So…if you’re not new here, you may recall that my 12yo has a lazy eye.
But if you are newish, I shall quickly catch you up.
When my now-12yo was 5 years old, we took him to the pediatrician for his Kindergarten shots; while we were there, they performed a cursory eye test…because they are awesome like that. And it was IMMEDIATELY clear to parties all involved (via his squirming from my grip because I was the one covering his eyes one at a time so he could read the chart at the end of the hall…and when I covered his good eye and he couldn’t even read the big letter “E” on the chart) that there may be a SLIGHT problem with the vision in his left eye.
So off we went to the eye doctor. After the battery of tests and the eye drops to dilate his eyes (which was THE WORST part of the entire ordeal.) Have you ever held a squirmy, resistant 5yo, pining his arms to his sides while a doctor tried to put drops (albeit drops which BURNED) into the child’s eyes? I know I’m painting quite a picture of the party that it was and if you’ve never done it, you should. Everyone should at least once in his or her lifetime. You simply have not lived.
Anyway, after the eye exam it was determined that he had lazy eye.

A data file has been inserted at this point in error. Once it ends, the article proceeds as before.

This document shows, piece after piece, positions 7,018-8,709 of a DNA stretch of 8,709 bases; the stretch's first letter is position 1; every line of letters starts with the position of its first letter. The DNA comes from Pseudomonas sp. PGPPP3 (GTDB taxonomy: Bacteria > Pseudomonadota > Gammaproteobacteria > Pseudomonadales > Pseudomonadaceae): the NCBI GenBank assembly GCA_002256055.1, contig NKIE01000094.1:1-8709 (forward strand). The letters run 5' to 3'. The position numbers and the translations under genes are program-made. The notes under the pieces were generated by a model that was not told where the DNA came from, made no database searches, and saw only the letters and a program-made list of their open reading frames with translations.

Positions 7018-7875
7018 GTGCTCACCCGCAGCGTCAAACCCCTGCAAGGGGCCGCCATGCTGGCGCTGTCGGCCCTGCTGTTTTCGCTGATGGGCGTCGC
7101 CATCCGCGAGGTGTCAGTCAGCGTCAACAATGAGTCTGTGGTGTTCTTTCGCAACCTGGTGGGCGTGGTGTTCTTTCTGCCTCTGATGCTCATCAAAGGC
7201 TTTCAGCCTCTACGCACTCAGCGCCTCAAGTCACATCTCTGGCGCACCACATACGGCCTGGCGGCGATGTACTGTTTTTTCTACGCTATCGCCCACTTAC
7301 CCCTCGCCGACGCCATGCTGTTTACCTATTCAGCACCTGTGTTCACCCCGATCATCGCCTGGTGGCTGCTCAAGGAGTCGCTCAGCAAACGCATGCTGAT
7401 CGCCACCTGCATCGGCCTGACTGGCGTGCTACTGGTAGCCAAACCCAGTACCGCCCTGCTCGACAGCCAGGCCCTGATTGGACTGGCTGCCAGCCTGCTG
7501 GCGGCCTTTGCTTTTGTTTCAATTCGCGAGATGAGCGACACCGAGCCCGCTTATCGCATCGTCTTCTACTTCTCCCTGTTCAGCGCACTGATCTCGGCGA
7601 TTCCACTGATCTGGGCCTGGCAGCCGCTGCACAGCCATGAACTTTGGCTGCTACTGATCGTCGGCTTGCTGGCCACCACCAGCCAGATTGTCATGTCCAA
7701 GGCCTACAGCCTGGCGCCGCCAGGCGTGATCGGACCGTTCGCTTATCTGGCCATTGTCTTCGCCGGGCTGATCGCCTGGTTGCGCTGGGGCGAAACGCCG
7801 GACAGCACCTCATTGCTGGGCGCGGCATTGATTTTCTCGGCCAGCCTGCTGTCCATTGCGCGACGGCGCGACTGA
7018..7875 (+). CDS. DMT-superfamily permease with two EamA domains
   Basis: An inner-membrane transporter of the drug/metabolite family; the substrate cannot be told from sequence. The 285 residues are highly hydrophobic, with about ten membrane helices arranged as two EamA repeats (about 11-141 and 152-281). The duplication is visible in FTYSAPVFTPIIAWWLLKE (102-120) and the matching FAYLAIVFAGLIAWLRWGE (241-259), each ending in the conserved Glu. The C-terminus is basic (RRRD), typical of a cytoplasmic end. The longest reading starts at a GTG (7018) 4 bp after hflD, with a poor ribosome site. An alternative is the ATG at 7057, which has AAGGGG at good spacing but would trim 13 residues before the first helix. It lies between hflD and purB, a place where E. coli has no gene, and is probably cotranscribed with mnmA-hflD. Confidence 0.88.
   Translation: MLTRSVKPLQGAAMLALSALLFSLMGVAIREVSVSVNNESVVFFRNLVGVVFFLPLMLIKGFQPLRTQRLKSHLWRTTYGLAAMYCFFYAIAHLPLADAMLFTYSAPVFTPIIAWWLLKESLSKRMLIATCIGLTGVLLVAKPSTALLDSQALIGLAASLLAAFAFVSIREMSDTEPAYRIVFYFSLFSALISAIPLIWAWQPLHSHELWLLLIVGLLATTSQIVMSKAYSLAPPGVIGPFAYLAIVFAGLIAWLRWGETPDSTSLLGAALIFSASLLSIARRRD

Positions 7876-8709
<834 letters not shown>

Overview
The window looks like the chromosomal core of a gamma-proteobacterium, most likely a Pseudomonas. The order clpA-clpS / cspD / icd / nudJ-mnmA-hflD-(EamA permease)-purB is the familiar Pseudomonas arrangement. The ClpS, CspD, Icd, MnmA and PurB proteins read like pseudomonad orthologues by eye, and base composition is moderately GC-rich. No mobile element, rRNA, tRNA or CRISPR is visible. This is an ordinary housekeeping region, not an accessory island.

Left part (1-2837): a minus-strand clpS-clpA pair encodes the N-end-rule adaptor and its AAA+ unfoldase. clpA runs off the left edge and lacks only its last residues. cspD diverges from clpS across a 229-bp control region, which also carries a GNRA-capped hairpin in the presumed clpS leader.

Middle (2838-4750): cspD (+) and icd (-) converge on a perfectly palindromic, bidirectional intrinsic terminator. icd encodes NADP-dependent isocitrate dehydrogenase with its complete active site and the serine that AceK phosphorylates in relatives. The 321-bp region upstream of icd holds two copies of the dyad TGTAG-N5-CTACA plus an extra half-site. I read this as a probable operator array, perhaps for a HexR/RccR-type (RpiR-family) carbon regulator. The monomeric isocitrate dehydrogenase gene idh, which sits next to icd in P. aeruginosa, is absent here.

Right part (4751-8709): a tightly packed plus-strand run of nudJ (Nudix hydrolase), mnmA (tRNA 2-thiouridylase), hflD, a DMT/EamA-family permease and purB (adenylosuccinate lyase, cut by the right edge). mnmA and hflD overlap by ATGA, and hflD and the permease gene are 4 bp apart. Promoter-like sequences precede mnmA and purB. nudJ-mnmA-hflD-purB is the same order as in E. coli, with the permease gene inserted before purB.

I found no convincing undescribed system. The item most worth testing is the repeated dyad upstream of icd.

And not just a SLIGHT lazy eye. 20/800 lazy eye.
Oh yes. That’s kind of bad, for those of you keeping score at home.
I wonder where in the world he would get such a weird anomaly in his vision?
Oh wait…I believe his mother has 20/400 vision in her left eye also…which was never corrected, but she doesn’t blame her parents. She simply prays (as her current doctor encouraged her to do) that nothing ever happens to her right eye otherwise she will be (simply put) up a creek.
So, this potential issue for at least one of my children (and BTW the 10yo does NOT have it, thank you very much…we were a little bit more proactive with that one…ah, the benefits of NOT being the first-born, right?) probably should have been on my radar but it was not. Don’t judge.
We fixed it (through patching the good eye, then dilating the good eye daily so he was forced to use the lazy eye, eye exercises, LOTS of eye doctor appointments…all sorts of fun.)
And now he sees through that eye at about 20/50.
And the right eye, you may be wondering, is 20/20. So he has glasses (obviously) but the right side is not corrective.
You may be wondering where I’m going with all this.
Or if you’ve read my blog previously, you are probably not wondering this at all...you're simply along for the ride. You know I'll (probably) get to my point.
And look at that...we have arrived at the point. (Smooth transition, no?)
Anyway, the lazy eye came up in our etymology this week with the 10yo. Each week, they get a list of 6 etymology stems. They have various activities they have to do with the stems, but one of them is to write a sentence using a word made from that stem which would give a reader the context clues to discern what the word and/or stem means.
The stem was “mono”.
This was his sentence: “My brother needed a monocle but he got regular glasses instead.”
Don’t worry…he passed.